When we started out with MOSTLY AI, you mentioned it already, the focus was privacy-preserving synthetic data and really having this tool here and bringing this to production that allows organizations to reconcile data innovation and privacy, but then fairness entered the game, and you had, I think it was back then in Christmas vacation period 2019, the idea of fair synthetic data. How did you get this idea, and can you explain to those listeners who have never heard of fair synthetic data what the concept is about?
Paul: Sure. Yes, you’re right. It was Christmas break 2019. How we came up with this idea was essentially a book co-authored by Aaron Roth. His name is very present in the privacy domain. He co-authored with Cynthia Dwork at least one paper on differential privacy, so that’s what he’s heavily involved in. He co-authored the book The Ethical Algorithm. Before this Christmas break, I saw the announcement of the book on Twitter, and I ordered it. I was reading it, and that was the first time I came into contact with the topic of fairness. Chapter one of the book literally is privacy; chapter two is fairness.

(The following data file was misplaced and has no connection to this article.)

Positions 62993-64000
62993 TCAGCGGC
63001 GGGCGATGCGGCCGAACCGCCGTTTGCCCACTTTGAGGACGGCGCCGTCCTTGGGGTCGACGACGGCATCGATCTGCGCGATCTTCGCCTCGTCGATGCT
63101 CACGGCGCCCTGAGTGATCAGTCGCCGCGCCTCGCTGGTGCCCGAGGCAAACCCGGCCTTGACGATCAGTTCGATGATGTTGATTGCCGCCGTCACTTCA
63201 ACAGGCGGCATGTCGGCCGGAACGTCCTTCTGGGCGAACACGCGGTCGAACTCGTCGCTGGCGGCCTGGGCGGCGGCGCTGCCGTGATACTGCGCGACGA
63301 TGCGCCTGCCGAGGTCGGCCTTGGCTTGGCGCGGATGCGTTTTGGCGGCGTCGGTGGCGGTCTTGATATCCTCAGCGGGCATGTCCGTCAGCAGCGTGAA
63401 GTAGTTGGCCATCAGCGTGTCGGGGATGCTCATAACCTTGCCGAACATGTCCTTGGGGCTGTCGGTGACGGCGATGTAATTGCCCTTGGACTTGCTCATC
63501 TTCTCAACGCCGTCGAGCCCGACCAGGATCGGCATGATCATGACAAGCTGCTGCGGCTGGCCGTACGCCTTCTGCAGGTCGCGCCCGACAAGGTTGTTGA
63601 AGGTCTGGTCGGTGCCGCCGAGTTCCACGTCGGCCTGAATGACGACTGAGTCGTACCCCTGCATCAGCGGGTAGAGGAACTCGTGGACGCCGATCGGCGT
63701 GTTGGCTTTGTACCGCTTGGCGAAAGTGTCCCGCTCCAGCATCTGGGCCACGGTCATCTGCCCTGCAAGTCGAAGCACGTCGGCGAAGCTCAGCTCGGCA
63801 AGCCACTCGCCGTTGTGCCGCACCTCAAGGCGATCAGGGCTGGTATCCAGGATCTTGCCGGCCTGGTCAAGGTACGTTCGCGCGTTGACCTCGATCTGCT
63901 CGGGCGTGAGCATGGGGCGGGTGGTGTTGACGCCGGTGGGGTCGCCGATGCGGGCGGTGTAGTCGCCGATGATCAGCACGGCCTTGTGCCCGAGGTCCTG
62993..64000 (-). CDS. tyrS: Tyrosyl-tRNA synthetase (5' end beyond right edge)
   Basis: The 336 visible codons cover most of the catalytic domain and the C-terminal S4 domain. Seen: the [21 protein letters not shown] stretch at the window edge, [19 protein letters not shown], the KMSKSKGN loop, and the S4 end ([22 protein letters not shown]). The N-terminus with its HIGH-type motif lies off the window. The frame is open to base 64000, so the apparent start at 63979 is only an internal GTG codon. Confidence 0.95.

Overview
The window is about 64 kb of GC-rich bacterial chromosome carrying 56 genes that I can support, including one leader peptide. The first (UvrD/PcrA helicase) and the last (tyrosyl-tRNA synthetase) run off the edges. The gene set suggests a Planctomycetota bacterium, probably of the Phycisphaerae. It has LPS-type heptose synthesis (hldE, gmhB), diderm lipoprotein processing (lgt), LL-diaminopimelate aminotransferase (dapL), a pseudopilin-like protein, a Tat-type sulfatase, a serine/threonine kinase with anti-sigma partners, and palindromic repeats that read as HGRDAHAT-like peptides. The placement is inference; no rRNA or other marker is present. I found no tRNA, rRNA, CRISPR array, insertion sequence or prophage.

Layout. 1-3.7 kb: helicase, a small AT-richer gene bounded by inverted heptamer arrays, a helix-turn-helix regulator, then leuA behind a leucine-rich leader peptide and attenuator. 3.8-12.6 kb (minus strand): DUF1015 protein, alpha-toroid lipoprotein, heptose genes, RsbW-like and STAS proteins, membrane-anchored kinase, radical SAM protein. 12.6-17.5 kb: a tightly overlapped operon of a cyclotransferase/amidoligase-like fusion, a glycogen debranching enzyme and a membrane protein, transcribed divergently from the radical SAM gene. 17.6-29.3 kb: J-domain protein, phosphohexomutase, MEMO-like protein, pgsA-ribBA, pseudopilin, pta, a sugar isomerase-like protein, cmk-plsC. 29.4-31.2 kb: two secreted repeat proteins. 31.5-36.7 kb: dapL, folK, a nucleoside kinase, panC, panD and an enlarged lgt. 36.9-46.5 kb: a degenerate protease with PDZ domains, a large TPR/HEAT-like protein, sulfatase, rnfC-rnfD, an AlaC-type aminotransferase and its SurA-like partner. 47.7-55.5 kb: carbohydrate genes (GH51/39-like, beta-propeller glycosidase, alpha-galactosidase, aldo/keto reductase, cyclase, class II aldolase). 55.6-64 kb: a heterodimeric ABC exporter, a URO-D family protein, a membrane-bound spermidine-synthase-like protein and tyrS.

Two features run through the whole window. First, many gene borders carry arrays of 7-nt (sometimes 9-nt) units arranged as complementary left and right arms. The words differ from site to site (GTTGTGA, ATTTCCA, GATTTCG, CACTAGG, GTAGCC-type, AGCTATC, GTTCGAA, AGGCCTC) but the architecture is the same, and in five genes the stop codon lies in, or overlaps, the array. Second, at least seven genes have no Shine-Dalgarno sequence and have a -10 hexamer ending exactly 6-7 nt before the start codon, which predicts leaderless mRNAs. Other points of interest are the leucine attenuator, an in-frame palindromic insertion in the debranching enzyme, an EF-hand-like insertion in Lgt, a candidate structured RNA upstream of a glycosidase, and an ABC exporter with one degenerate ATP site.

The thinking was immediately triggered, “Okay, now that we have privacy, what about the other topics?” Obviously, there are more chapters in the book that we also might want to explore in the future. Fairness was chapter number two, and we started discussions internally if we could not only create private but also fair synthetic data. The general idea behind it is that we synthesize the data. We create them from scratch, and we create them with artificial intelligence, so it must be possible to form and shape the data to our needs or to the needs of our customers. When we do that, why not build fairness into the algorithm to have not only private but also fair synthetic data?